Dental Implants


Dental implants have been in use in our region since the mid 1980’s. Since then, they have undergone modifications in design that make them more predictable, versatile and aesthetic. The present designs have been used since the mid 1990’s, and have gone through only subtle changes to assist in integration and make their prosthetic applications more straight forward for your restoring dentist and more convenient for you. Traditionally placed implants are now better than 90% successful.

Their most common use is to replace a missing tooth or teeth and have crowns placed without effecting adjacent natural teeth. They are very useful in providing better support for removable partial and full dentures. For many patients who have struggled with loose and uncomfortable dentures, dental implants may offer a wonderful solution.

Standard of Care vs State of the Art:

Treatment planning for implants usually requires the use of a panorex-like x-ray to evaluate the site planned for implant placement. However, this type of radiograph can have an uncorrected distortion of up to 19%! At Champlain Valley Oral and Maxillofacial Surgery, we have a state of the art Planmeca Promax cone beam CT scanner available for use in our treatment planning. Not only does this provide digitally corrected planning tools for measuring, but is capable of evaluating the implant site in three dimensions. It is also capable of gauging relative bone density. All of this makes the planning process more precise. Implants can be placed with greater predictability and comfort while minimizing risk of injury to anatomically sensitive areas such as nerve bundles, sinuses and adjacent teeth. Implant selection and position are all confirmed by your restoring dentist prior to placement.

Site Preservation:

Occasionally, at the time of tooth extraction, it may be advantageous to graft the extraction site in order to develop a more ideal area for later implant placement. The graft materials can vary, but will usually consist of your own harvested bone or a cadaver based product. If a cadaver based produced is used, it will come from a supplier that follows the strictest mandated guidelines for donor screening, product preparation and handling. In the end, these materials are used because, in the proper environment, they are 100% resorbed and replaced by your own native bone. This allows greater success for your planned implant. If your CVOMS surgeon feels that site preservation will be a valuable asset to your future implant, he will be certain to discuss the benefits and risks of this addition before your extraction.

Bone Grafting:

On occasion, a treatment plan calls for an implant to be placed in an area with inadequate supporting bone. If this is the case, a bone graft may be recommended. This may be necessary where the cone beam CT shows that the sinus is too close to the surface or that a major nerve may be at risk. You own bone may be harvested from a separate donor site and secured in the appropriate area to provide greater bone volume and allow for the future placement of the implant. Your CVOMS surgeon will provide you with the details including anesthetic choices, risks, benefits and predicted recovery times.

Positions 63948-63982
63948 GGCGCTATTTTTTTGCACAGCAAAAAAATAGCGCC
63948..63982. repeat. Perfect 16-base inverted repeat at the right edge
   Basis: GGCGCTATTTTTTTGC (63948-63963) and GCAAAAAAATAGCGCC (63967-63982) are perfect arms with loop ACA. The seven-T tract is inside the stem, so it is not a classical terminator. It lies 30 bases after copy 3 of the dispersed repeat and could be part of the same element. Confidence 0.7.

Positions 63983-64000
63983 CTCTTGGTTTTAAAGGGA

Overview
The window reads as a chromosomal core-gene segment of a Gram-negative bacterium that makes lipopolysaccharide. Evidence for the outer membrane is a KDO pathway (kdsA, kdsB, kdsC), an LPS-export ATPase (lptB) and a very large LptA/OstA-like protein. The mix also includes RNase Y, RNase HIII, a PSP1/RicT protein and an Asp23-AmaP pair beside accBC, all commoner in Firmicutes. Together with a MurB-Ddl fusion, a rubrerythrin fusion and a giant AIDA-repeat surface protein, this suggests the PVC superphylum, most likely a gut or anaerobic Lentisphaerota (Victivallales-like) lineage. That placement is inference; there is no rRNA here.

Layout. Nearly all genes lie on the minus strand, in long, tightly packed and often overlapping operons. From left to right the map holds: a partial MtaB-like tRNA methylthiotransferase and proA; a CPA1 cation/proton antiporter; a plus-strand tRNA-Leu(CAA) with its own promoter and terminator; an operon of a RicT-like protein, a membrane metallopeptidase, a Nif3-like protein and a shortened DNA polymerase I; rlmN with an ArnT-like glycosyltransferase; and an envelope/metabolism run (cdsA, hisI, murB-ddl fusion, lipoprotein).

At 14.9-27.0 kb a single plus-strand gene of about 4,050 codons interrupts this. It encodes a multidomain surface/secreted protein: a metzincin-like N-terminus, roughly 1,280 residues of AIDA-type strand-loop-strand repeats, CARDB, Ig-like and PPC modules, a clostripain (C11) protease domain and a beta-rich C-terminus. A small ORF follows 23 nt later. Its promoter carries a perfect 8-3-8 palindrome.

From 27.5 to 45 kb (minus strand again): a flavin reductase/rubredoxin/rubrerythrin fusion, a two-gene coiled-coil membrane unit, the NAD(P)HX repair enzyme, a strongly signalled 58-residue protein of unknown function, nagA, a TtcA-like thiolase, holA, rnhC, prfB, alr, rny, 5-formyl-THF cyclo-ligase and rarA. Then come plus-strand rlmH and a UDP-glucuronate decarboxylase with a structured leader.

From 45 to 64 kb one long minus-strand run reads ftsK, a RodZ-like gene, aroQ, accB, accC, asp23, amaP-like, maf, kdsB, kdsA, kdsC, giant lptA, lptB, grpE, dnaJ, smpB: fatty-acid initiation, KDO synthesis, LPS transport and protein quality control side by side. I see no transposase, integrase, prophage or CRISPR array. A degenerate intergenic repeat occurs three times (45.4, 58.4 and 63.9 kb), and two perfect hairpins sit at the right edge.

Dental Implants Presentation

To provide you with a better understanding of dental implants, we have provided the following multimedia presentation. Many common questions pertaining to dental implants are discussed.

Dental Implants Presentation

Implant Placement Surgery:

Our Surgical Team is well-trained in the techniques necessary for the proper placement of implant(s). The placement is comfortable and relatively stress free for the patient. Most implants can be placed with local anesthesia although sedation techniques and general anesthesia can be utilized for larger procedures or for patients who find procedures anxiety provoking. A pre-made surgical guide will frequently be used to insure the greatest precision in implant placement. The goal of the surgery is to prepare the site without triggering an inflammatory reaction from the receiving bone. The post operative discomfort is surprisingly low. The only discomfort is usually the result of soft tissue retraction near the implant. Your CVOMS surgeon will usually provide a prescription for managing any post operative discomfort.

Post Operative care and Follow-Up:

Your CVOMS Surgical Team will provide you with post operative instructions tailored for your specific needs. You will usually have a post operative visit in a week to 10 days.

Depending on the final plan and the quality of the bone where your implant is placed, it will take about 2 to 6 months for your implant to osseointegrate. In some rare situations, the implants can be readied for immediate loading. In either event, your implant will be tested at CVOMS prior to returning you to your local dentist for restorative procedures.

Throughout the course of your recovery, your restoring dentist will be kept appraised of your progress and will be told, in writing, exactly which implants and components have been placed, and appropriate contact numbers should further support be needed.